In 2006 he was appointed a Companion of the New Zealand Order of Merit, for services to the community. Wendy Silver, Larry Forentine and I went down to the ceremony, as well as Bishop Peter’s brother. He was allowed to take six people but he didn’t have any other family in New Zealand. That was quite a memorable occasion – we sat and watched the Governor General present him with his medal, and then we had cucumber sandwiches.

Bishop Peter Cullinane was awarded Companion of the New Zealand Order of Merit for services to the community in 2006

One time the bishops were meeting in Auckland, it was a one-day thing so Bishop Peter got a flight in the morning and would be coming back that night. So he left his car at the airport, caught the plane early in the morning and was to pick his car up when he got back at night. But then I got a phone call saying that Mt Ruapehu had erupted and they couldn’t fly back. “I’m going to have to stay the night,” he said, “Can you go and get my car?” So I attempted to do that … But I couldn’t find the car key. I thought I had the key, but it wasn’t the right one. And in the end, I decided to leave it because it was night-time, and I couldn’t work out where the key was. So I left the car there, at the airport.

Back in Auckland the Bishops were all lined up trying to rebook their flights for the next day. There were long queues of people as you can imagine! And the Bishops couldn’t get a flight. So John Dew said he’d hire a car and they could drive home the next day. But that was too slow for Bishop Peter, so he went back to the airport the next day and managed to get on a flight home. He said to me later, “I just couldn’t have stood a journey like that!”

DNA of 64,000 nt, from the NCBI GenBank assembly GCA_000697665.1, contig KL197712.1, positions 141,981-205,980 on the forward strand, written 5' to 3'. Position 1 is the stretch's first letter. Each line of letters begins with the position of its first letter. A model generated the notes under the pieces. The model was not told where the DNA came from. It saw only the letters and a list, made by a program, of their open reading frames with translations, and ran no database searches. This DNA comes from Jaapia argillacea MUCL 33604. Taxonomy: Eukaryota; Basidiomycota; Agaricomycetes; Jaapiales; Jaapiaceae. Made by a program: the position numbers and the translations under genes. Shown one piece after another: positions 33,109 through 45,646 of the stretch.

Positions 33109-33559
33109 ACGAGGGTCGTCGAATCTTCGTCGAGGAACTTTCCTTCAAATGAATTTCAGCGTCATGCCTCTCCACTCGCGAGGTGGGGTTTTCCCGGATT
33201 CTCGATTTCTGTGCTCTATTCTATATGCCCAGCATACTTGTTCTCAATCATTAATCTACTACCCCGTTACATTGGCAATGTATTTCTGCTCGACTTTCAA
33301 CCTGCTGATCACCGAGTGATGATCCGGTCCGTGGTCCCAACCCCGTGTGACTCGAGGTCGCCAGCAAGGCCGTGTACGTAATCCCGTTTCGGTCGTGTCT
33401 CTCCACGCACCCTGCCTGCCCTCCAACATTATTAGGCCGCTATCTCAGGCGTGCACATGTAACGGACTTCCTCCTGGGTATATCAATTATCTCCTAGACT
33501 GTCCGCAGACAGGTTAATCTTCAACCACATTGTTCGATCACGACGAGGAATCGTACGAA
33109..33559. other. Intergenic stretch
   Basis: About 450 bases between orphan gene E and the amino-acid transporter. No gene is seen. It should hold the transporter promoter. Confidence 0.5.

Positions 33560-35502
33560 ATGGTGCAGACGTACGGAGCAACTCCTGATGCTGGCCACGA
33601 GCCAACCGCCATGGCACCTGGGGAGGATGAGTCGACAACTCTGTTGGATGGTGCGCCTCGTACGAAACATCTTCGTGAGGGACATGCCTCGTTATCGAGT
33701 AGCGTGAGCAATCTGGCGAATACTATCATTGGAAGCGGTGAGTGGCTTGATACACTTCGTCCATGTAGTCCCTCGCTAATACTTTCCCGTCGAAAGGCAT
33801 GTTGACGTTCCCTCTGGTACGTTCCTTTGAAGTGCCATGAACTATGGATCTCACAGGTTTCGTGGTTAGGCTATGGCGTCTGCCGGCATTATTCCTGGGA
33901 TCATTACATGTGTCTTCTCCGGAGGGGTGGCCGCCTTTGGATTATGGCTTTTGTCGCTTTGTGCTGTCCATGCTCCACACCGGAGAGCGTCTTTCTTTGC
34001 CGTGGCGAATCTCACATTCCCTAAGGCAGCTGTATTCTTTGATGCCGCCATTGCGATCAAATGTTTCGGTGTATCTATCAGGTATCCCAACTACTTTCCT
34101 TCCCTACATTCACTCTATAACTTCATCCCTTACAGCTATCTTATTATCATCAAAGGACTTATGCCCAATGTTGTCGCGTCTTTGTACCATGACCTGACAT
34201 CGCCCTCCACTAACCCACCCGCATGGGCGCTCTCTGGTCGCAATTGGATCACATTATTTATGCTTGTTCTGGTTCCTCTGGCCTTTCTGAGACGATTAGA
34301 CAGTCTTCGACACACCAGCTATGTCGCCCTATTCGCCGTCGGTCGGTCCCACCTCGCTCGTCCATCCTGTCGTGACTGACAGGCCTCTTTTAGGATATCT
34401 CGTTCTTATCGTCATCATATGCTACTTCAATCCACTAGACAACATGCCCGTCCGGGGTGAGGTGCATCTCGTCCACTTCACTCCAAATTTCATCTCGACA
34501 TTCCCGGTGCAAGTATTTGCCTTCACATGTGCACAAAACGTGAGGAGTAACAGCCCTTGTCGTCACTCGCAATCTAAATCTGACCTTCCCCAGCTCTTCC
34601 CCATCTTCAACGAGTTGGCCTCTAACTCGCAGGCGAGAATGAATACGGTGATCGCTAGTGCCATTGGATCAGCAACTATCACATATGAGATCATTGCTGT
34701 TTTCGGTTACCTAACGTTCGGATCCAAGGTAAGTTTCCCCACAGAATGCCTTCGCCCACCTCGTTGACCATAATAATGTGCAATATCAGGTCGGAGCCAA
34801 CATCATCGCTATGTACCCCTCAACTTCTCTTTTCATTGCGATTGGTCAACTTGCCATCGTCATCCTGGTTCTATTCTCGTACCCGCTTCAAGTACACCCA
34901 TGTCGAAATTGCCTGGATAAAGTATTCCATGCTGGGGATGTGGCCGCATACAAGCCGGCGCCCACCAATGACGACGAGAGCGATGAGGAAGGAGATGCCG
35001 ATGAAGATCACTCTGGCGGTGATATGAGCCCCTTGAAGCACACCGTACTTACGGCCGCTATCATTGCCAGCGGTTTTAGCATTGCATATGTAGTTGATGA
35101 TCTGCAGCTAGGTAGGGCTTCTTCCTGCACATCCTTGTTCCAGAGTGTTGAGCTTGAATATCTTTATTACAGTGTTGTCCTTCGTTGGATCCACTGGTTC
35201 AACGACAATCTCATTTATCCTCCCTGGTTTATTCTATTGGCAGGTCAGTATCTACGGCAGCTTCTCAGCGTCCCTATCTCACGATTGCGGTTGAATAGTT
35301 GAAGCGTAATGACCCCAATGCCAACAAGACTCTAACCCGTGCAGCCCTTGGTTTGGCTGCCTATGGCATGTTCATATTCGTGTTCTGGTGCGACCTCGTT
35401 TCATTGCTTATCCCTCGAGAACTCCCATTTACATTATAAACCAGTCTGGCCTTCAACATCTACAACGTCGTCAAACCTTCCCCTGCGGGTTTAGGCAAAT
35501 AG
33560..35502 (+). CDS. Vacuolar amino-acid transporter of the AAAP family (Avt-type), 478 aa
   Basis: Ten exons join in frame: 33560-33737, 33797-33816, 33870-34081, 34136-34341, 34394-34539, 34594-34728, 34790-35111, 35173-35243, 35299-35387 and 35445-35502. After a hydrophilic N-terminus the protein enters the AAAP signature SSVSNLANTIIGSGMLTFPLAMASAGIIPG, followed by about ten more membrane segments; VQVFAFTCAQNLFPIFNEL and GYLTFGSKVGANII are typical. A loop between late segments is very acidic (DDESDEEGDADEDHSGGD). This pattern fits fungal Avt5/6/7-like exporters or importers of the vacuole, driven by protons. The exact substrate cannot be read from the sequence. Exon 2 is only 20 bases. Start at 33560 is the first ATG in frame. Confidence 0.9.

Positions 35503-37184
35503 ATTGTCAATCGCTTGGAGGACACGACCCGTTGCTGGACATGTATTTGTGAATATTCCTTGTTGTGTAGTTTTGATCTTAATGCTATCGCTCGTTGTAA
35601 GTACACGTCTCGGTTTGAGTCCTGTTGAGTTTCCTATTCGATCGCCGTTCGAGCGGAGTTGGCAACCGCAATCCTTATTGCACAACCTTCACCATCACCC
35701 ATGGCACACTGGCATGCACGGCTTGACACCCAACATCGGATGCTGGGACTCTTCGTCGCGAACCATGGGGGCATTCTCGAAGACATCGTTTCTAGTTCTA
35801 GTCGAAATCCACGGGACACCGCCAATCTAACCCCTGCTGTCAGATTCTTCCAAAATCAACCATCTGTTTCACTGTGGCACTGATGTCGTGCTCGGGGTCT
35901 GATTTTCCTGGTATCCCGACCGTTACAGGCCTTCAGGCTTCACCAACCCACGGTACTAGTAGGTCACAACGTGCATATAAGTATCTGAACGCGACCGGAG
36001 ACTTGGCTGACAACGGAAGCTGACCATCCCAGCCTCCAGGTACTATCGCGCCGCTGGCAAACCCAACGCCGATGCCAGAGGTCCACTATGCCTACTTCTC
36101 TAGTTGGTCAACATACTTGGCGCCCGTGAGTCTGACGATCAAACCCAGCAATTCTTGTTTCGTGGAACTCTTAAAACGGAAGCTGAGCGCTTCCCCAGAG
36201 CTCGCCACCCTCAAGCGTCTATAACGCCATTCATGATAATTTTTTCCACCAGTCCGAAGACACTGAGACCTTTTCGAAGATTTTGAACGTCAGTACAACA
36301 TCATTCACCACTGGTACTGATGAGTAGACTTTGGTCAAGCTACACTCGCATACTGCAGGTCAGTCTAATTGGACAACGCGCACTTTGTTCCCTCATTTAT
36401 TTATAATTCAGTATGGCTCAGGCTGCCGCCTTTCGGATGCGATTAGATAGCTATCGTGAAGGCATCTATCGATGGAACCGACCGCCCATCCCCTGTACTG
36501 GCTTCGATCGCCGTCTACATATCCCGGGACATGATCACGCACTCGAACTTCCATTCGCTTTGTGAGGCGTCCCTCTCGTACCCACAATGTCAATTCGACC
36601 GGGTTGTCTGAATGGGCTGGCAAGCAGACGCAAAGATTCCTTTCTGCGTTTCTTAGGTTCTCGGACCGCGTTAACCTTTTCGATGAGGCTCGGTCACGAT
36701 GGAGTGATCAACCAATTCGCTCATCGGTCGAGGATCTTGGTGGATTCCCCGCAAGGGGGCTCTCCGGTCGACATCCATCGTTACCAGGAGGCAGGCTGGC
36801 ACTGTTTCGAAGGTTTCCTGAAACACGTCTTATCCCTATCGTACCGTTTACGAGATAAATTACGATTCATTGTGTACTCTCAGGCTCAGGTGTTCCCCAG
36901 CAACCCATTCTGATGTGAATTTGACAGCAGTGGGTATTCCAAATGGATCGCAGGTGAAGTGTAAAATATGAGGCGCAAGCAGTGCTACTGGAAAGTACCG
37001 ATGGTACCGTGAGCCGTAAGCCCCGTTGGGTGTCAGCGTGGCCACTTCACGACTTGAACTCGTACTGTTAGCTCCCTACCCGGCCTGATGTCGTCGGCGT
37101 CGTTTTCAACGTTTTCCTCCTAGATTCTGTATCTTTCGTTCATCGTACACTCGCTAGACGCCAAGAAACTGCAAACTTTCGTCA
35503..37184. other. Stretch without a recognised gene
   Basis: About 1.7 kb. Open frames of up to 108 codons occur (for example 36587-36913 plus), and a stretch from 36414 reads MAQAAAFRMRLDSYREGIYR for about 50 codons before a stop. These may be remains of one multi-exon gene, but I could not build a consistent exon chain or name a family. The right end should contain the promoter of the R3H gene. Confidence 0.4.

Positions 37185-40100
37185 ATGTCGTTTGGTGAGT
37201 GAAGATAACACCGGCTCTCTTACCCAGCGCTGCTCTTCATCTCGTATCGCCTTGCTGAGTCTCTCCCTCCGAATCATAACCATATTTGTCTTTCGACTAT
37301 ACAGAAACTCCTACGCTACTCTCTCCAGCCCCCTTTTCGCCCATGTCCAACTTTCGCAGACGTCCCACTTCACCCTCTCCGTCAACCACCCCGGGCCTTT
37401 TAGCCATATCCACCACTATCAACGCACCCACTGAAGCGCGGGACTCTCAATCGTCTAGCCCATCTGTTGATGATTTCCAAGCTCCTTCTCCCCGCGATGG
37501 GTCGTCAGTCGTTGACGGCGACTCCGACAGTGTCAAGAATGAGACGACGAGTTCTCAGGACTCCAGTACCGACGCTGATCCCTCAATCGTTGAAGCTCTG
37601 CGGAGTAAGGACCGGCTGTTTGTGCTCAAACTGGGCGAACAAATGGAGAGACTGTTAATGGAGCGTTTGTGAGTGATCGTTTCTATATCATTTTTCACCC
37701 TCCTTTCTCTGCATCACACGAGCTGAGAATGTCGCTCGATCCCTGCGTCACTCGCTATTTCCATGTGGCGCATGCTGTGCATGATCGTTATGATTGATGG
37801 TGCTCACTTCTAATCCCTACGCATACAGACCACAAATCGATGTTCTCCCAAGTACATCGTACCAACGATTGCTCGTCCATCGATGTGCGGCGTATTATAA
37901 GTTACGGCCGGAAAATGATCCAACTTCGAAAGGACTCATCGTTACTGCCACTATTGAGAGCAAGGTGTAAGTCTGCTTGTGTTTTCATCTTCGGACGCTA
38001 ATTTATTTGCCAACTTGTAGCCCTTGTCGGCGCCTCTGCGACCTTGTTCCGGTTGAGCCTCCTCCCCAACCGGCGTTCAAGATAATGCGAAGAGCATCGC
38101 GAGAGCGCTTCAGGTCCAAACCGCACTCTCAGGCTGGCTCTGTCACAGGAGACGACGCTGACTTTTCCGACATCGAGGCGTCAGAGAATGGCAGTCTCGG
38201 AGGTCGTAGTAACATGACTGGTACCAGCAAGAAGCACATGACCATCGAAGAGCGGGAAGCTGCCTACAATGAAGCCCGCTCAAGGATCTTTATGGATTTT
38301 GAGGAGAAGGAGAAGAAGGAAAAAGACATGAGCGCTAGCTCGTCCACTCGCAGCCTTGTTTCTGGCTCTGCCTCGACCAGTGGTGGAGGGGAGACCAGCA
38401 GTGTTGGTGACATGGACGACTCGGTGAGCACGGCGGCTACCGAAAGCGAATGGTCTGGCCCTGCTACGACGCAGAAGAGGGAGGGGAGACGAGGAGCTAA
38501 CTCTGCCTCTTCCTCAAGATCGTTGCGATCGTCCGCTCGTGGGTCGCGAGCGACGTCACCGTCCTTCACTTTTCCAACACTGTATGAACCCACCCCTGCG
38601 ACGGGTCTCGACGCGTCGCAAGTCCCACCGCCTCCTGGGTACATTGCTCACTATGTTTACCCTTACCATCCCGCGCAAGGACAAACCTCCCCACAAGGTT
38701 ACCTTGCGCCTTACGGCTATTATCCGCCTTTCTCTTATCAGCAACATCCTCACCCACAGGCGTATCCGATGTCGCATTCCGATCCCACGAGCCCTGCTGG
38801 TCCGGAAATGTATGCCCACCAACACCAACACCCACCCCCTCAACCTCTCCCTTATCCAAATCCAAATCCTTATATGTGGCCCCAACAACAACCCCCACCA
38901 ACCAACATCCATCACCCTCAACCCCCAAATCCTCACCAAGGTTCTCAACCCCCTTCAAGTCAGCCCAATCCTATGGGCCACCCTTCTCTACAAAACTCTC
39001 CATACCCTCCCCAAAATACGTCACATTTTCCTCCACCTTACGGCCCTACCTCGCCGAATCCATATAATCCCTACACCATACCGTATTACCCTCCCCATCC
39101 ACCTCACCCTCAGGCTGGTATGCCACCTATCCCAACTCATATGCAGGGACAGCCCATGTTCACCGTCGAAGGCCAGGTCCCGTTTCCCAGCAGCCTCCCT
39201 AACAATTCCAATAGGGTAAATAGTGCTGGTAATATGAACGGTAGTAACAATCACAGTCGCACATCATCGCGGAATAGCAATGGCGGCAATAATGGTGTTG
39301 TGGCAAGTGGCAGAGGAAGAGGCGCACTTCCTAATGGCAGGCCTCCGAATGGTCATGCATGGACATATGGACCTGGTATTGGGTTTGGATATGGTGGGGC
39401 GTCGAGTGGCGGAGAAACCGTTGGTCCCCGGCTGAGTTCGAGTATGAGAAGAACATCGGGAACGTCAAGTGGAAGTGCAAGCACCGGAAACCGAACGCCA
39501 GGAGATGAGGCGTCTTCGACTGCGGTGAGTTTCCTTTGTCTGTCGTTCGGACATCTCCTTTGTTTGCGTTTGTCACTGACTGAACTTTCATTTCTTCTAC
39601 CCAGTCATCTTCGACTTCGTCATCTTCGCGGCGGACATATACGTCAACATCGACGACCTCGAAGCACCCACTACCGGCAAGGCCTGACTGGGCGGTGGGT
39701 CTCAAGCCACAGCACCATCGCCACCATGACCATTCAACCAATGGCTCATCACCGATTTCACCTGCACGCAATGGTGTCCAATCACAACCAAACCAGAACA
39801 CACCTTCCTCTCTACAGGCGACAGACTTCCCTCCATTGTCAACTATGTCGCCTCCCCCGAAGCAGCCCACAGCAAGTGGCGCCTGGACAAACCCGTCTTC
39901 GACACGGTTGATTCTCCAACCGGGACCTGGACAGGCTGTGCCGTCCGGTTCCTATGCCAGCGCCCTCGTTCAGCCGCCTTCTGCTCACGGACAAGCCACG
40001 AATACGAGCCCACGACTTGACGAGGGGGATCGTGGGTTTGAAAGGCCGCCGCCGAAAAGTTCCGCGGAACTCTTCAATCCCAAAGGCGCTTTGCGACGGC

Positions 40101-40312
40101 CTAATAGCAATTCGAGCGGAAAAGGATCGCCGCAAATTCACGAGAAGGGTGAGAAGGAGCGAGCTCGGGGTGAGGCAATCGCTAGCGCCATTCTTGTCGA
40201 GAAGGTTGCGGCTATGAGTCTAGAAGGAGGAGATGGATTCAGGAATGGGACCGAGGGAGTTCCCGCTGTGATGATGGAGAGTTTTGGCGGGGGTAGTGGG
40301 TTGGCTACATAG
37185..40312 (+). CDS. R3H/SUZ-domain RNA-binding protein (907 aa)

But I hadn’t realised he was flying back, so that morning I came into work and said “I’ve left Bishop Peter’s car at the airport, I’ll have to go and get it because he’s driving back.” Eric White came with me to the airport (I’d found the key by then). And when we got there the car was gone, I couldn’t find it anywhere! And I thought, “I think it’s been stolen. How awful because I left it there overnight.” So I came back to work and said to Paul Finnegan, “I don’t know what to do, his car’s been stolen. I probably should tell the police.” And not long after that Bishop Peter walked in. He’d picked his car up from the airport. So it was lucky I hadn’t moved it after all!

 – Margaret Broderick is a parishioner of the Cathedral parish and was Bishop Peter Cullinane’s Personal Assistant